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And whereas certain Inclosures were made in the New Forest, under and by the Authority of the said recited Act of the Ninth and Tenth Years of King William the Third, soon after the palling of the said last-mentioned Act:, containing by Estimation One thousand and twenty-two Acres, and commonly called and known by the Names of Prior's Acre Inclosure, Salisbury Trench Inclosure, North Bentley Inclosure, South Bentley Inclosure, Puck Pits Inclosure, Rhinefield Inclosure, Burley Inclosure, and Wood Fidley Inclosure : And whereas the Lords of the Treasury have been satisfied, and lave determined that the Woods and Trees growing on the said One thousand and twenty-two Acres are become pall Danger of browsing of Deer, Cattle, or other Prejudice, and have thought fit to lay the lame open and in common, and caused the fame so to be done, and thereupon a Commission has issued under the Seal of His Majesty's Exchequer for inclosing, out of the Residue of the said Forest, the like Quantity of One thousand and twenty-two Acres, in lieu of the said Inclosures so laid open as aforesaid, which said Quantity of One thousand and twenty-two Acres has been set out by virtue of the said Commission, to the Intent that the same may be holden, inclosed, freed, and discharged of and from all Manner of common Herbage and Pamage or other Rights, for so long Time as the lame shall remain and continue inclosed, according to the Direction, Purport, and Intent of the said recited Act, to be a Nursery for Timber : And whereas certain other Inclosures were made under a Commission to John Phillipson, Surveyor General of His Majesty's Woods, Forests, and others commonly called, and known by the Names of Furzy Etherise Inclosure, Black Bush Inclosure, and Pignell Inclosure, containing together about Two hundred and thirty Acres ; and also certain other Inclosures were afterwards made under Commissions to John Pitt, Surveyor General of His Majesty's Woods, Forests, and others, commonly called and known by the Names of Furzy Lawn Inclosure, Wilverley Inclosure, Rhine-field Sandy Inclosure, Aldridge Hill Inclosure, Ocknell Inclosure, Pitts Inclosure, Slodon Inclosure, Raven's Nest Inclosure, Coppice of Linwood Inclosure, and Long Beech Inclosure, containing together about Two thousand and forty-four Acres : And whereas Doubts may arise whether in making some of the said last-mentioned Inclosures under the said Commissions to the said John Phillipson and others, and the said John Pi" and others, containing in the whole Two thousand two hundred and, seventy-four Acres or thereabouts, the Forms of Procedure required by the said recited Act of the Ninth and Tenth Years of King William the Third have been strictly complied with ; be it therefore further enacted and declared, That the said several Inclosures shall respectively be deemed and taken, and are hereby declared to be and shall be held to have been duly and legally made under the said last recited Act, and all such Parts thereof as mall have any Timber growing thereon fit to be preserved, or which shall be deemed fit for the Growth of Timber, and which shall not now be inclosed, may and shall, as soon after the passing of this Act as the fame can be properly surveyed and marked out, be inclosed for the Growth and Preservation of such Timber, under the Provisions of the said last-mentioned Act of the Ninth and Tenth Years of King William the Third, and this Act; and all such Inclosures now remaining, and which shall be so made after the passing of this Act, shall be held to be effectually inclosed and fevered from the Waste, and to be veiled in His Majesty for the Purposes in the said last-mentioned Act specified, freed, and discharged from all Rights of Common and other Rights directed to be extinguished in Inclosures, during the Period of the fame remaining so inclosed for the Preservation of the Timber thereof, according to the true Intent and Meaning of the said last recited Act and this Act.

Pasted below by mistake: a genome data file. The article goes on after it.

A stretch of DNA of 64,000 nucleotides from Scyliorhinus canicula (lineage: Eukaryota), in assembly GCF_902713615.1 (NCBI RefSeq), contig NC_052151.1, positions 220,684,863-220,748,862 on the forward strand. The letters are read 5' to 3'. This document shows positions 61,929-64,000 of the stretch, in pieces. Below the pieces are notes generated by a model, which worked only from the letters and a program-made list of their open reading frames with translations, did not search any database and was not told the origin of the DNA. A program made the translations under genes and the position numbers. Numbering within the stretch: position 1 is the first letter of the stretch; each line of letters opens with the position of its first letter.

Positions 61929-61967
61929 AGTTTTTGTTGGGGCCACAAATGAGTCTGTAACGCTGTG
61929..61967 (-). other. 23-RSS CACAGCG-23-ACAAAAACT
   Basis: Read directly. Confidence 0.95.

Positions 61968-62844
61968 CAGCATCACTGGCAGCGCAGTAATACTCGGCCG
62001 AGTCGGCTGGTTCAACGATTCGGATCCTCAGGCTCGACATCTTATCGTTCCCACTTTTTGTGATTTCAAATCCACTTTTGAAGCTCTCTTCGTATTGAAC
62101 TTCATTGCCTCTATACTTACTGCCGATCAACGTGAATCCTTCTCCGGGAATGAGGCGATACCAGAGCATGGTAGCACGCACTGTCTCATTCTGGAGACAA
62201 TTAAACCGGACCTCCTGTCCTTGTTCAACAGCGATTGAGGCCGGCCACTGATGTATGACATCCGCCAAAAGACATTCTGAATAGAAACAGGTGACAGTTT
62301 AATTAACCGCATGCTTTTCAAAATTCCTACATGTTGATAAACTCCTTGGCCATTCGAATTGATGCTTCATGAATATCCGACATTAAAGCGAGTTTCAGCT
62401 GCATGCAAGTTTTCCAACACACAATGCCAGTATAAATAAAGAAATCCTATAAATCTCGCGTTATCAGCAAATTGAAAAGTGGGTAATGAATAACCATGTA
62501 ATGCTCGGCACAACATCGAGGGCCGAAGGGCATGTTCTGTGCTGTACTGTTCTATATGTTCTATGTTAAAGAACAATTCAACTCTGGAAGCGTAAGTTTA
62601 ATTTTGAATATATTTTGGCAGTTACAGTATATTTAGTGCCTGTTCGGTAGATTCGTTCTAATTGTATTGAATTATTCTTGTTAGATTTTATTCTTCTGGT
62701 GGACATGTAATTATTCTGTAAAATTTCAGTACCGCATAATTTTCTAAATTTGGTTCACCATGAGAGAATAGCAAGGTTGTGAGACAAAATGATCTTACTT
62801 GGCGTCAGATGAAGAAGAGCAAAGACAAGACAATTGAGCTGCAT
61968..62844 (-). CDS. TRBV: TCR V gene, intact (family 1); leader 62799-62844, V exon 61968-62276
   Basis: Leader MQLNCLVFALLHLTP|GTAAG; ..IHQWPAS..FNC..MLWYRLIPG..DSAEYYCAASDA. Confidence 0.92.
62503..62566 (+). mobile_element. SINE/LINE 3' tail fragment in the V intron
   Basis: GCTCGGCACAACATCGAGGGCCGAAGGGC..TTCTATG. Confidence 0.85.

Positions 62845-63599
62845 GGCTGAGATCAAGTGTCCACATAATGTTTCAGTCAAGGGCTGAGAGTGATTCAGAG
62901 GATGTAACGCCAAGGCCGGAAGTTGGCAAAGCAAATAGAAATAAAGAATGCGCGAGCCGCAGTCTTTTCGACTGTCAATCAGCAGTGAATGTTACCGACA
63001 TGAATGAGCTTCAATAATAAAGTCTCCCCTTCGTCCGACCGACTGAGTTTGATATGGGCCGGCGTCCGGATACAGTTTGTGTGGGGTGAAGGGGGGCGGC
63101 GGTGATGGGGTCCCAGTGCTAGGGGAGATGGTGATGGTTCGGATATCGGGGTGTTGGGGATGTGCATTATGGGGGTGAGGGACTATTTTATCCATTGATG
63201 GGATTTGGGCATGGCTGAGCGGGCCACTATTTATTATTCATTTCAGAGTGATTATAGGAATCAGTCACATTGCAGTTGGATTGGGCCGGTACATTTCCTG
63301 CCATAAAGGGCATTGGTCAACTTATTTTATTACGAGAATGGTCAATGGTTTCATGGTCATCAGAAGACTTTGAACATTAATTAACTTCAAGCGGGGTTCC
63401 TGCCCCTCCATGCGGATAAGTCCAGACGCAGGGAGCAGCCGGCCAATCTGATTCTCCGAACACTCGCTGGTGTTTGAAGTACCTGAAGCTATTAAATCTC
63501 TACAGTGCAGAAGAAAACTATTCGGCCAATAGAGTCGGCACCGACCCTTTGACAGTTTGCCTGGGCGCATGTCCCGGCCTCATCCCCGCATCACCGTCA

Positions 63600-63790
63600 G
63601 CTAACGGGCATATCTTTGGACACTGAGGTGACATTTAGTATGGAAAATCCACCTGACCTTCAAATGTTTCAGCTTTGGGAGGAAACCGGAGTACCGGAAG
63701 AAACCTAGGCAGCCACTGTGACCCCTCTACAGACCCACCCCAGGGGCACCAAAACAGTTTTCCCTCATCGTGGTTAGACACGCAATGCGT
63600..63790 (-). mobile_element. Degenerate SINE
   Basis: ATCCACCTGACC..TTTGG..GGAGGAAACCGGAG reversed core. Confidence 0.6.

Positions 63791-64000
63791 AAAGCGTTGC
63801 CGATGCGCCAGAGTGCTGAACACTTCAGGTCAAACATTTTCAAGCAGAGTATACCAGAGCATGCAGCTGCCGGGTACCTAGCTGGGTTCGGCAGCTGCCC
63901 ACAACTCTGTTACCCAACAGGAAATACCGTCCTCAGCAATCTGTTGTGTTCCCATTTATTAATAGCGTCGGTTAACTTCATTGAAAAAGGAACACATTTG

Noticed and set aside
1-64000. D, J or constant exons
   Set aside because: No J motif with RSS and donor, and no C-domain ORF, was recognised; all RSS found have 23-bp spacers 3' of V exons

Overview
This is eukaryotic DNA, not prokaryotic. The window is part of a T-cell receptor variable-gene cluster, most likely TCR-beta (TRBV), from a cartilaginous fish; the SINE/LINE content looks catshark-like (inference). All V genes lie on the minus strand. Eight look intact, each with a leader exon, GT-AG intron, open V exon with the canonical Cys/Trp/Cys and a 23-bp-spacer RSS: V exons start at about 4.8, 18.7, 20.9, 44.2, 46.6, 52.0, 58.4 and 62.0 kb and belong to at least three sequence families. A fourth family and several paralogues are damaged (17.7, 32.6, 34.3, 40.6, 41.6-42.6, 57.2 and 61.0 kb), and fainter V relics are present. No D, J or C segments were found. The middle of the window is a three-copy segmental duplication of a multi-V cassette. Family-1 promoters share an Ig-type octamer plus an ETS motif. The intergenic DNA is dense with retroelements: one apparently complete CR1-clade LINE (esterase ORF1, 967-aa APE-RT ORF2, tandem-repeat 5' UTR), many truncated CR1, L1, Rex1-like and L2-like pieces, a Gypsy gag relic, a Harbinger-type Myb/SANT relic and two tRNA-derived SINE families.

And, in order to complete the Quantity of Eleven thousand Acres in Dean Forest, and Six thousand Acres in New Forest, to be inclosed and kept in Severalty for the Growth and Preservation of Timber, according to the true Intent and Meaning of the said recited Acts; be it enacted, That it shall be lawful for His Majesty, His Heirs and Successors, from Time to Time to inclose, fever, and improve within and out of the Waste Lands of the said Forest of Dean and New Forest respectively, in Whole or in Part, such Quantity of Lands in the Whole as shall, together with the Quantity already in Inclosure, or which shall be inclosed as aforesaid in the said Forests respectively, make up the said Quantities of Eleven thousand Acres in the Forest of Dean, and Six thousand Acres in the New Forest, and so that there shall not be more than Eleven thousand Acres in the Forest of Dean, and Six thousand Acres in the New Forest, inclosed and held in Severalty as aforesaid at one and the fame Time ; and such Inclosures shall be made under and by virtue of Commissions to be granted and issued by His Majesty for that Purpose, and each of such Commissions shall be directed to Six or more such Persons as His "Majesty shall think fit, whereof Two in each Commission shall be Justices of the Peace for the County within which the Forest in which the Inclosure shall be made shall be situate, and shall not be Officers of such Forest ; and such Inclosure shall be set out and made from and out of such Parts or Places in the said Forests respectively as shall be found or ascertained by the said Commissioners, or any Three or more of them, to be most convenient to be inclosed, and to be best adapted for the Growth and Produce of Timber, and may be best spared from the Commons and Highways of the respective Counties ; which said Inclosures shall be admeasured by a sworn Surveyor, and set out and inclosed, butted, and bounded, and the Quantities, Butts, and Boundaries thereof returned into His Majesty's Court of Exchequer, there to remain of Record for ever ; and the said Inclosures so made and set out as aforesaid, shall remain in Severalty in the actual Possession of the Crown, freed and discharged of and from all Rights of Common, and of and from all Manner of Rights, Titles, or Pretences, or Privileges or Claims whatsoever, during the Period of the fame remaining so inclosed for the Growth and Preservation of Timber, and until the fame or any Part thereof shall be laid open under the Provisions of the said recited Acts and this Act, according to the Purport and true Intent of the said recited Acts and of this Act, and shall be made and reputed a Nursery or Nurseries for Wood and Timber only.